Finally, it is also worth mentioning that Shabkar’s world is richly inhabited by all kinds of sentient beings. These include bodhisattvas, dakinis, demons and local gods (e.g. 108). For Shabkar, they are not ethereal religious abstractions, but rather present and powerful beings as immediate as the humans and animals around him.
In the tradition of great Tibetan saints–especially Milarepa, to whom Shabkar is often compared–Shabkar expresses Buddhist ideas through song. His life story is so filled with songs, they seem to comprise about half of the whole text. His songs tend to involve extended metaphors, often taking the natural world (plants, animals, geographical features) as inspiration. They are clever and usually lengthy, sometimes taking the form of an acrostic. They are not the sort of songs to have a refrain, but many do have a single line that is repeated often, especially songs of admonition meant to get the attention of a specific audience. The songs of Shabkar are often humorous, using puns, exaggeration and sometimes a casual tone (as it is rendered in English, at least). This allows him to be gently but firmly didactic and to get a point across in a way that may be more effective and more memorable than an oral teaching alone. Shabkar is loathe to let an opportunity for Buddhist teaching slip by and likes to answer questions with playful songs that avoid a clear answer to the question posed. That is not to say that all of his songs are for moral instruction. Many are for his own amusement, to express his own sorrow or joy, or as a challenging game posed to himself. As readers of his autobiography, however, we cannot but take his claims at spontaneity and private pleasure with a grain of salt since we are reading the words of the songs transcribed for posterity. Perhaps all his claims to be joking around are ultimately meant to be both self-effacing and disarming, drawing us in to hear a very serious dharma lesson within the playful words. Some of the songs are serious indeed, reminding listeners of the certainty of death and the uncertainty of one’s lifespan.
Shabkar in his Historical Context
Shabkar’s life story is illustrative of the time and place in which he lived. For example, political authority and rule of law were quite variable. In many cases, Shabkar himself mediates long-standing feuds between clans in Amdo which had been otherwise leading to seemingly endless rounds of bloodshed (493). We see that bandits posed a significant threat in Amdo as well (58, 167, 502). For wandering pilgrims like Shabkar, the dogs raised by nomads to fend off bandits were a threat in themselves. One wealthy family had fifteen dogs who chased and attacked him (106). While visiting Lhasa, Shabkar discovers one man deceiving children and selling them into servitude. He rebukes him, using Buddhist reasoning and also calls upon the moral and legal authority of the Ganden Podrang, reminding the man that “he would certainly be punished if the Palace of Ganden heard about it,” (388). This suggests two things: first, that the Ganden Podrang held some power and authority to punish wrongs, and second that the reach of its arm was not necessarily very long. The reference to the Ganden Podrang comes across more as a general admonition rather than a specific threat to punitive action.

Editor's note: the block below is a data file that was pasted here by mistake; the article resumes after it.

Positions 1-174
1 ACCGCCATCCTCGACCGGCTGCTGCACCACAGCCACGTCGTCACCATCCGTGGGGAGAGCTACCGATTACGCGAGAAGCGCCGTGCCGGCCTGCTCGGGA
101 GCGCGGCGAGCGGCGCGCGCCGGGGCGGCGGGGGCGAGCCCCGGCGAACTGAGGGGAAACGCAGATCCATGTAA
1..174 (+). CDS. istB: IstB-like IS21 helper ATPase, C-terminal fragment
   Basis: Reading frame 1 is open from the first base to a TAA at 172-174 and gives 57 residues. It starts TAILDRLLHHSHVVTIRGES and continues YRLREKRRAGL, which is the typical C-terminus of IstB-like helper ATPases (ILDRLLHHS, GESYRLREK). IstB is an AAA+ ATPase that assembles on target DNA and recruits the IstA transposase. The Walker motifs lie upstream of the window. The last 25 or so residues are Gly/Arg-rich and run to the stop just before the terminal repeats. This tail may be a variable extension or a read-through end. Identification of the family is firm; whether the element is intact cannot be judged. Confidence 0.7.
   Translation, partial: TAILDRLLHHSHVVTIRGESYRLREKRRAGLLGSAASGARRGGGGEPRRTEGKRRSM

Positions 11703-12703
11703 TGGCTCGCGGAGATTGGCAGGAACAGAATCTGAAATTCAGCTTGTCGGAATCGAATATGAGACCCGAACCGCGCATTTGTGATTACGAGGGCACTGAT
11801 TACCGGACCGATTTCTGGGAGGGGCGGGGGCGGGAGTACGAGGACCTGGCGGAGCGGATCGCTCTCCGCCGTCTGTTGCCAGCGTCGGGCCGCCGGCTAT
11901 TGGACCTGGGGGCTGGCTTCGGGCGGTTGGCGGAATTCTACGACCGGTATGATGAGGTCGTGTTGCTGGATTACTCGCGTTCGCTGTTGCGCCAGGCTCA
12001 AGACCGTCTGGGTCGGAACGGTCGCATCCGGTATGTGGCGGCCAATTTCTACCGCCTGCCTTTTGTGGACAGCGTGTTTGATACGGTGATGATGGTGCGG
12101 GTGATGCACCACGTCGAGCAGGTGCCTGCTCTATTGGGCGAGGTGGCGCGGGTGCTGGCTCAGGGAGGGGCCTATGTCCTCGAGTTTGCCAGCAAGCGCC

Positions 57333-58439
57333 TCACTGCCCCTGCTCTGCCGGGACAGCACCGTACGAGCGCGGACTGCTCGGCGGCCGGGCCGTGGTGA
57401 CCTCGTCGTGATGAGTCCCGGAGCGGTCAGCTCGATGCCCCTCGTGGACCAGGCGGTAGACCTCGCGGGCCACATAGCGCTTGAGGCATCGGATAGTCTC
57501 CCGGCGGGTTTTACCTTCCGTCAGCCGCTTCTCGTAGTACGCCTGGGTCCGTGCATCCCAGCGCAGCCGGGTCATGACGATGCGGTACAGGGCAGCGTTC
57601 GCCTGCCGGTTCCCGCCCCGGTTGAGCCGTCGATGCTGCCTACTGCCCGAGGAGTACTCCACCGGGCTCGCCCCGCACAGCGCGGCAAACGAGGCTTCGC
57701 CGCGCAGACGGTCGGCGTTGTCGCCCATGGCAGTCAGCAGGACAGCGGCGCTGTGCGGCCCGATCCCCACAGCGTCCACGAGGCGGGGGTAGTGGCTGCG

Another source of political authority was the Qing court. On a few occasions, Shabkar interacts with the Manchu ambans and we see the reach of their power. When Shabkar and some of his Buddhist compatriots have plans to donate sizable amounts of gold to a holy site in Nepal, the representative of the Qing in the region is understandably concerned to know more about the nature of this movement of gold. The amban sends a report to the court conveying the regional intelligence report on Shabkar’s activities. The court responds that his religious efforts are cleared as permissible, and Shabkar’s followers are relieved. This shows that they were concerned about the amban’s ability to potentially block their offering, which itself shows that the ambans represented real power and authority in the region.
The translation of The Life of Shabkar into English is a major contribution to the field, giving readers a glimpse into the life of a Tibetan yogin, a man of 19th century Amdo, and a bold and impressive individual. The autobiography stands as a compilation of theology and poetry, an amusing story of a spiritual adventurer, and a record of a man who lived an exemplary Buddhist life. There is an urgency and an electric energy that comes through the pages of Shabkar’s autobiography, provoking the reader to sense that she has seen the world through another’s eyes, a landscape vibrant with life and with struggle over righteousness and ruin.